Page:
Lions in the Wild


We love animals here at Little Rockit, whether they be large or small, on land, air, or in the water, we just love them.  We try to make it our business to help where we can, and really respect those who dedicate their entire lives to animal welfare.

At home our little kitty cats enjoy a romp in the outdoors, a meal awaiting their return, several cozy cushions to lie upon, and endless paper work to sit back and lick their privates on.  Heck, we even give them a special colour co-ordinated box to do their business in, and we pick that sh*t up!

Although at home we may be overrun with our furry friends, in the wild it is a different story.

In the wild our kitty cat’s relatives are finding their natural habitat destroyed and commandeered for human purposes.  Vast lengths of land have been bought up, turned over, and converted into farm land to feed our many bellies.  Once we’ve been fed of course, we need somewhere to live, and yet more land is required to provide accommodation, shops and hospitals.  The human race is an ever expanding business, and business is killing our wild habitats.

Kevin Richardson, an animal behaviourist from South Africa, is one of those people who we respect.  After many years working at the ‘Lion Park’ in Broerderstroom, South Africa, Kevin became wise to the fact that this private ‘sanctuary’ was in fact no sanctuary at all.

Richardson has worked extensively with animals in South Africa.  Beginning within the 1600 acre, ‘Lion Park’ a private facility developed by Rodney Fuhr.  After constant visits to the Lion cub’s petting area at the park, it was obvious he had a unique affinity with the animals, and Fuhr offered Richardson a job.

Almost all animal facilities within South Africa contribute directly to the Canned hunting industry.  Canned hunting is a term used to explain the systematic breeding and sale of lion cubs into habitats for consumerism, and ultimately hunting.

Lion cubs are held at a sanctuary until they reach adulthood.  At the sanctuary they are often put on show, tourists can pay to enter a cub exhibit, and stroke, cuddle feed and play with these beautiful babies.  Often volunteers from all over the world pay a fee to travel, stay, and look after the cubs, whole heartedly believing they are doing good.  Volunteers, along with the public are told that these cubs will eventually be released into the wild, or perhaps moved to another private facility where they will live out the rest of their lion days.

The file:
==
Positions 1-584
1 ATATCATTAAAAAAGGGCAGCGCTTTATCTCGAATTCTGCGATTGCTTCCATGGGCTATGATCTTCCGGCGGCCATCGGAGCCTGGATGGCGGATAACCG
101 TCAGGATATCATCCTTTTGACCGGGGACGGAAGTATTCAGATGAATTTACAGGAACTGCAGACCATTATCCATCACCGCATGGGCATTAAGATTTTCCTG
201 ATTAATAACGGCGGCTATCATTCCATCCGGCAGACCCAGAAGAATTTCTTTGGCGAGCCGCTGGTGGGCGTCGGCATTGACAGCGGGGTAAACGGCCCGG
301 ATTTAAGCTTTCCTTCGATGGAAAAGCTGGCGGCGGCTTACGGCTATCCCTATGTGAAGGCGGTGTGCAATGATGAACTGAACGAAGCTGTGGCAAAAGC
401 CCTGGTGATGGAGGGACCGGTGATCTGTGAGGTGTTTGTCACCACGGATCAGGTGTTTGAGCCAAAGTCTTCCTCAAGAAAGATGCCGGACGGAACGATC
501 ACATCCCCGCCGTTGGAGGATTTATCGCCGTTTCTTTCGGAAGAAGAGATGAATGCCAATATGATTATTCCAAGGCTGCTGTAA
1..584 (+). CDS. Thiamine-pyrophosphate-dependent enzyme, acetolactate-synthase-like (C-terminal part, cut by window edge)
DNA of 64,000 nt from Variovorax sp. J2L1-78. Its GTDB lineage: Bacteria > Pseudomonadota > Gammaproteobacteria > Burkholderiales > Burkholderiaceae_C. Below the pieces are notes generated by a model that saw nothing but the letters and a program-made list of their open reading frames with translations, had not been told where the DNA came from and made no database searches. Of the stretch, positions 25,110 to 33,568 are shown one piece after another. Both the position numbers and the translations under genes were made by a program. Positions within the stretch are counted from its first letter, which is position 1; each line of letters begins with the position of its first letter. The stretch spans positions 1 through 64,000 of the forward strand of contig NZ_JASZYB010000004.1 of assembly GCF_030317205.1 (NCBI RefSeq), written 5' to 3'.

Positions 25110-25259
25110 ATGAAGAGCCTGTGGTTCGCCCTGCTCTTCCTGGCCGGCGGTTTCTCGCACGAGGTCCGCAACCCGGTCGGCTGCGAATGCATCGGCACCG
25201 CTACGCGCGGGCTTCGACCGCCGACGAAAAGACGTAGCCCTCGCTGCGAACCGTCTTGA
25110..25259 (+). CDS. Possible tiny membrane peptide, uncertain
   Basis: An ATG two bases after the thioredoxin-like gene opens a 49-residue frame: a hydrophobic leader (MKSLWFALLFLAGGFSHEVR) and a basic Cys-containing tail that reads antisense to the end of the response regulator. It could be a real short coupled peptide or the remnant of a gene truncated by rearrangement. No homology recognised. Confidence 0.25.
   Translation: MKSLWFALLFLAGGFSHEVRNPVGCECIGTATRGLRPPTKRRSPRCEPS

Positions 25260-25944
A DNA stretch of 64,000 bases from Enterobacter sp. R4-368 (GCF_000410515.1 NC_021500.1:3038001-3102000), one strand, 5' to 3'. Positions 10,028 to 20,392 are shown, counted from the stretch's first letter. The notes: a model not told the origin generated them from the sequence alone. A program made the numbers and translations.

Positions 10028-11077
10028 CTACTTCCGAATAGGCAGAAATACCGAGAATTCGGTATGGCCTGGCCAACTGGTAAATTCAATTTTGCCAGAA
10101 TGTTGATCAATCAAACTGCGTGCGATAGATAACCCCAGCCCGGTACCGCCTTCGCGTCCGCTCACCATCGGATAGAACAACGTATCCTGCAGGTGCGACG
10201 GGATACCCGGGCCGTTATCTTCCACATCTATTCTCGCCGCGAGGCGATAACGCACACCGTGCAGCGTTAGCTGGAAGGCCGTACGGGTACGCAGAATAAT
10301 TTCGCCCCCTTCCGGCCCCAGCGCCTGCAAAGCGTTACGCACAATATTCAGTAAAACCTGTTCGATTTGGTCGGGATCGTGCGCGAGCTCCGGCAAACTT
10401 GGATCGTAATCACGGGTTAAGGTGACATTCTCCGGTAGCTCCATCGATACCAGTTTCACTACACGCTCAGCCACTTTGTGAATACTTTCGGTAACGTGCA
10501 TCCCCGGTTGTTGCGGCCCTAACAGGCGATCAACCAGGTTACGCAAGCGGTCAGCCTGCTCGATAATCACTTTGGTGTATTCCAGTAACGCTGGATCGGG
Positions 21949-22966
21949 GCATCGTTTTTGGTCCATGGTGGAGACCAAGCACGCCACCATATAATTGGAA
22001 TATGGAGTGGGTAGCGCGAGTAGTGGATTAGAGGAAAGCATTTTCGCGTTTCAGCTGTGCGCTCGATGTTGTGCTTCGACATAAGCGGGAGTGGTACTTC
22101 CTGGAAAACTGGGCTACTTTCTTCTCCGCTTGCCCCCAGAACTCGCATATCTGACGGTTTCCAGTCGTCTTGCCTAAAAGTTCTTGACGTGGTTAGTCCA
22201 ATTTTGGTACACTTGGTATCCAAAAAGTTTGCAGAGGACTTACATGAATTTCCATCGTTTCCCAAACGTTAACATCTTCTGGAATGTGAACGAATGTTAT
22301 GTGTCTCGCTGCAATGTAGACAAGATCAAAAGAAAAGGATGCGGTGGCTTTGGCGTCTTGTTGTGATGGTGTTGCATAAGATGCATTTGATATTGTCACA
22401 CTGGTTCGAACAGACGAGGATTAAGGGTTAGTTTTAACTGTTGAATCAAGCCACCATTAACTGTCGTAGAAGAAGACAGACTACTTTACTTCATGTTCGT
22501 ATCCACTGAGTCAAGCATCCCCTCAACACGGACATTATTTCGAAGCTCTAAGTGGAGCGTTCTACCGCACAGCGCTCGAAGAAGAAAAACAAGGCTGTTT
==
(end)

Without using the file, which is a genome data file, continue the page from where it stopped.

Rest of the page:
This however, is simply not true.  Kevin Richardson witnessed this first hand.  After working within the Lion Park for many years, and spending all of his time with the lion cubs he formed strong bonds.  It was one day when two of the lions he had formed the closest bonds with were gone, that he started to ask questions.  He pleaded with the owner of Lion Park, Rodney Fuhr, and he was allowed to go and retrieve his two lions.  Upon the collection of the lions from their new ‘home’ Richardson encountered many lions alongside one another, in breeding pens.  He had come across a lion cub mill.  Here is where female lions that had reached breeding age were sold, bred, and before they got to meet their babies, the cubs would be sold to zoos and facilities, sometimes worldwide.  Once sold, the cubs would reach adulthood, and the process would begin again, females to breeding mills, and males to hunting facilities where tourists can pay to shoot the often drugged creatures in enclosed spaces.  The ‘hunting’ tourists get to keep the pelt, and other parts of their kill to take home as a souvenir of their ‘accomplishment’.

After retrieving his two lions from the breeding facility, Richardson began to realise the real plight of the animal industry in South Africa.  In 2005, upon the creation of a movie by Lion Park owner Rodney Fuhr, about the life of a wild lion, Richardson negotiated a deal with Fuhr, that he would waiver his movie fee in order to gain ownership of a number of the Lion Park’s menagerie.

Kevin Richardson Image Courtesy of

Kevin Richardson Image Courtesy of

Now, in the public eye for his unique bond with animals, Kevin Richardson aims to highlight the issues surrounding canned hunting, and the animal industry in general.  Richardson is very clear about his relationship with the animals in his care.  As they are all hand reared by humans it is obvious that they are not wild, and in order to save them from humanities gluttony he gave them a private reserve where they can live out the rest of their days.

A Go Pro production crew followed Richardson on his reserve alongside Lions and Hyenas, and it sure is a sight to behold.


With beautiful editing, and awesome shots it really is a wonderful video, we spoke about the great musical choices in another blog here.

The plight of animals around the globe is severe.  Fortunately there are people the world over who are dedicating their time and resources to help out.  Kevin Richardson is just one, you can take a look at what he’s up to on his website by clicking here.

Another individual who we have great respect for is Ric O’Barry and his son Lincoln O’Barry to develop a facility for the rehabilitation of mistreated dolphins.  Visit Ric O’Barry’s website by clicking here.

Join in on the campaign against canned hunting here.